Here I am, sitting in a nice house in San Francisco, one more time thanks to kind Warmshowers hosts. It’s early morning and I can’t sleep any longer, still pondering the pros and cons of taking a break from the road and going home for a while.
I am grateful for all the emails and comments I got from people following the blog. Interestingly, only one person said: “Cat, you are such a wimp, why would you stop now, just keep going. This is what you like, to travel on your bike! Do you really want to go back to working in an office for a few months when you could be riding in Mexico?”
Maybe you guessed who that person is. Yes, that’s me. Everybody else seems to agree that taking a break is the smartest thing to do. It’s just that sometimes it’s hard to choose the smartest option.
It’s was comforting to hear that even my most hardcore traveler friends truly understand and/or have gone through this before (I have too!).
But it’s a difficult decision to make after you are more rested, your stomach accepts food again, you enjoyed a few fantastic days exploring a new place, and especially after you met (yes, once again!) truly exceptional people that showed tremendous enthusiasm for the CAT project.
Because this is what happened over the last few days in San Francisco.
As I crossed the Golden Gate bridge, dodging numerous tourists (many on rental bikes that likely hadn’t ridden a bike for a long time-if ever), I had this awesome feeling of accomplishment that I felt when I arrived in Whitehorse, and later in Canmore, in Missoula and in Bend. A milestone.
I biked along the water, marvelling at the fact that I could see Alcatraz in the distance, and palm trees. I was in San Francisco!
As I followed one of the numerous bike paths, I chatted with 3 friendly women cyclists who were going the same way. Each red light gave us a chance to chat for a brief moment. They were delightful people and I was happy to realize that contrary to my expectations, it wasn’t hard to connect with people in this big city.
Thanks to my blog, one of these ladies was able to contact me and invite me for coffee. Unfortunately, the timing didn’t work out, but I have no doubt that it would have been a great exchange as Dipti is originally from India and involved in a humanitarian project over there. Her enthusiasm was uplifting.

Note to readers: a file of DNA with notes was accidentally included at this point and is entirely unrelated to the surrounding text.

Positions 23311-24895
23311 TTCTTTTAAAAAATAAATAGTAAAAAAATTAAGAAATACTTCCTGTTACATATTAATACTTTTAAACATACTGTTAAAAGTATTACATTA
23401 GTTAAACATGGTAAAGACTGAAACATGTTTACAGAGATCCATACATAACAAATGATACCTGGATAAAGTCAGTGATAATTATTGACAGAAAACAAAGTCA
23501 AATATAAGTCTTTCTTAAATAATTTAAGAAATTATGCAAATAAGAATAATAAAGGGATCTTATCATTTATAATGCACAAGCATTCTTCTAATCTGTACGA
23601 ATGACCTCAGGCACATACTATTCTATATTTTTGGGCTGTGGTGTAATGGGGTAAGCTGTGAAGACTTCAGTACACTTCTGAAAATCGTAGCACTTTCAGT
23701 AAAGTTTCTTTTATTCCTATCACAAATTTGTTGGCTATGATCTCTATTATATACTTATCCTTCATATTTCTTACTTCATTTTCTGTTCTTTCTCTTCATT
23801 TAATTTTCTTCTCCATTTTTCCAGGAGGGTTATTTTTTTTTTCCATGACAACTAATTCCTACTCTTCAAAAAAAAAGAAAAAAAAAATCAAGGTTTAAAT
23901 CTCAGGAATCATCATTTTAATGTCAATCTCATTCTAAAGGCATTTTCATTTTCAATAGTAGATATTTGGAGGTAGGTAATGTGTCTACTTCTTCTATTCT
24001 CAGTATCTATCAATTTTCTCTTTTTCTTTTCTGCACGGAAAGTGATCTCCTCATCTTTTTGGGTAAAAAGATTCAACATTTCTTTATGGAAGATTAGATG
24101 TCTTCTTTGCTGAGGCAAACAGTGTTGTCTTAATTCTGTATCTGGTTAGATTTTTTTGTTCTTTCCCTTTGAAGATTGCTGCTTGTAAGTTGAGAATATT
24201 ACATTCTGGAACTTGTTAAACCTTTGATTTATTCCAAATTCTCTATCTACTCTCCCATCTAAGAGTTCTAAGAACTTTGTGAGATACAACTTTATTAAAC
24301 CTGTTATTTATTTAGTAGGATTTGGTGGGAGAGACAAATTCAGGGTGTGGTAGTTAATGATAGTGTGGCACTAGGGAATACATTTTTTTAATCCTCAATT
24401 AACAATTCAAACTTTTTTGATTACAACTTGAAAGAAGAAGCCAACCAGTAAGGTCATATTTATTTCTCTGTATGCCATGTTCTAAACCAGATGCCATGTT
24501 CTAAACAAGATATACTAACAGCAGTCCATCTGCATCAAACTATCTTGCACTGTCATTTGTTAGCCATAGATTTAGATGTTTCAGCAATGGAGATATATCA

For a big city, San Francisco is as good as it gets. I spent hours and hours walking, exploring busy commercial streets, alleys displaying stunning murals, admiring the architecture and feeling at times like I was in Mexico already. Of course there is also the darker side, with a shocking number of homeless people. Unfortunately the American dream isn’t for everyone.
I spent a couple of hours with my cyclist friend Mark who was also in the city. We went to Chinatown together and then I continued alone to visit the Beat museum.
Then I enjoyed one of the best meals I’ve had on this trip so far in a delightful French Café. I was kindly invited by Barry, who I had met in Sausalito 2 days before. He was interested in hearing more about my adventure, but after we talked for a brief moment, I realized that he had an extremely interesting life himself, and I could have listened to his stories for hours. Luckily he just wrote a book about some of his experiences, that will be published soon, so we briefly talked about that as well, which encourages me to finish working on my book (one of the benefits of going home…). But it is not what he did in his life that I liked the most about Barry. He is one of those inspiring people that are pure kindness and humbleness. I was very touched by this meeting.
I still have one more day in San Francisco, before I get back on the road to San Diego. It feels strange to think that I may be done riding for a while after that, but I am convinced that I will be even more appreciative. Mexico can wait, even if I feel an almost irresistible pull to continue. Yes, the road will always be there, whether I decide to continue or return later.